It’s 8:35 PM on a Thursday night. A contingent of Cicadas has chosen this moment to tune up their choir for a concert. I am always amazed and delighted by the ardor of male cicadas at producing such an incredibly loud buzzing song in order to attract females.
In Colorado there are twenty-nine species of Cicadas. The chorus I’m hearing is probably produced by one of the Megatibicen group, the “Dog Day” Cicadas. They are the loudest and largest of Colorado’s Cicadas and are abundant in foothills and urban areas along the Front Range, especially along waterways.
Cicadas are among the longest lived of all insects. They take three to five years to develop into adults, and some take as long as eight years. The nymphs develop underground, sucking fluid from the roots of grasses, shrubs and trees. When full grown, they emerge from the soil, crawl up a nearby plant and emerge from their exoskeleton. The new adult hangs around for several hours while their new exoskeleton hardens and their wings fill with blood. The adult then flies away.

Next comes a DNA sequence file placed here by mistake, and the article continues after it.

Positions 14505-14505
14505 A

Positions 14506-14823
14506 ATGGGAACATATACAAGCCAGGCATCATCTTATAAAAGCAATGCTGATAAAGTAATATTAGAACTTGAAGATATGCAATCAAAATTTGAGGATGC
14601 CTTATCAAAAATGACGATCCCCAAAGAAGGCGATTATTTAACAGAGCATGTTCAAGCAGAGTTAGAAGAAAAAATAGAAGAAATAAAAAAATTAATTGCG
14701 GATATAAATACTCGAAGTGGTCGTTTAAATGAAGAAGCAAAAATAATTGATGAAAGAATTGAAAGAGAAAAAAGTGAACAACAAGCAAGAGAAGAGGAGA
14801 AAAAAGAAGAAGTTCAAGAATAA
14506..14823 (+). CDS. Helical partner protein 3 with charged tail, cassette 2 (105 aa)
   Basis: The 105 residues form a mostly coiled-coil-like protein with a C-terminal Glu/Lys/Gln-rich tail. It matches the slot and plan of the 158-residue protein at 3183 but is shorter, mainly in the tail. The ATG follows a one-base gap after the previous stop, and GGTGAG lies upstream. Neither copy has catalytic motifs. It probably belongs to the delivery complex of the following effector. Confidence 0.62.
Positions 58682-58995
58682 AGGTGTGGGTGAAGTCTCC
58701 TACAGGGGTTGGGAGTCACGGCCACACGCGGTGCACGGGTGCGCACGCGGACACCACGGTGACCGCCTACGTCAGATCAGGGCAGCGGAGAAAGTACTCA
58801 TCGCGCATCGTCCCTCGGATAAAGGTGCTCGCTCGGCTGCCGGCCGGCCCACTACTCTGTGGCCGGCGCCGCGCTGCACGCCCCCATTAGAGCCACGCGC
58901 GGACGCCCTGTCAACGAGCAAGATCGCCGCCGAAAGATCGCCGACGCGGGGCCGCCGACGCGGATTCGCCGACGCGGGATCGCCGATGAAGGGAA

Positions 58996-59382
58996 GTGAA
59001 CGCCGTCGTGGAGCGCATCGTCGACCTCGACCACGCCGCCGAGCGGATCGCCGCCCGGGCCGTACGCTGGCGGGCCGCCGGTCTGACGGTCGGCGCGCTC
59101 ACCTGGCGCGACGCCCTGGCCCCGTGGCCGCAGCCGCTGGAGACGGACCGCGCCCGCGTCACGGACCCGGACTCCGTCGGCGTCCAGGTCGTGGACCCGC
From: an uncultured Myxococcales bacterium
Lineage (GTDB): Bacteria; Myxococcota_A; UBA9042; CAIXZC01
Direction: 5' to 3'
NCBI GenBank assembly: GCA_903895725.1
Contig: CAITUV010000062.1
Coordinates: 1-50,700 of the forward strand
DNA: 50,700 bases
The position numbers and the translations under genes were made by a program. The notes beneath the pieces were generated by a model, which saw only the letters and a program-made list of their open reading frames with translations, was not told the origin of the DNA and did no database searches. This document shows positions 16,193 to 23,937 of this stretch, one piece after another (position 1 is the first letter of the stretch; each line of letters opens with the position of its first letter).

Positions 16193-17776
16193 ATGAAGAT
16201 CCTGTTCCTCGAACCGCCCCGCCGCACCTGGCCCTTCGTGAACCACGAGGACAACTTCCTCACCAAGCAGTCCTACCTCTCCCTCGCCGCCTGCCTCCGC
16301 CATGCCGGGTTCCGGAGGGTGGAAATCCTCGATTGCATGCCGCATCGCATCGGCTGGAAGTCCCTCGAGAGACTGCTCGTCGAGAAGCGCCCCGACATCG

The males gather in big groups for periodic song fests until they have mated After mating, the adult females insert their eggs into the stems of plants. After four to six weeks of singing and enjoying the sunshine, the adults die. So be amazed and enjoy their singing while they are here.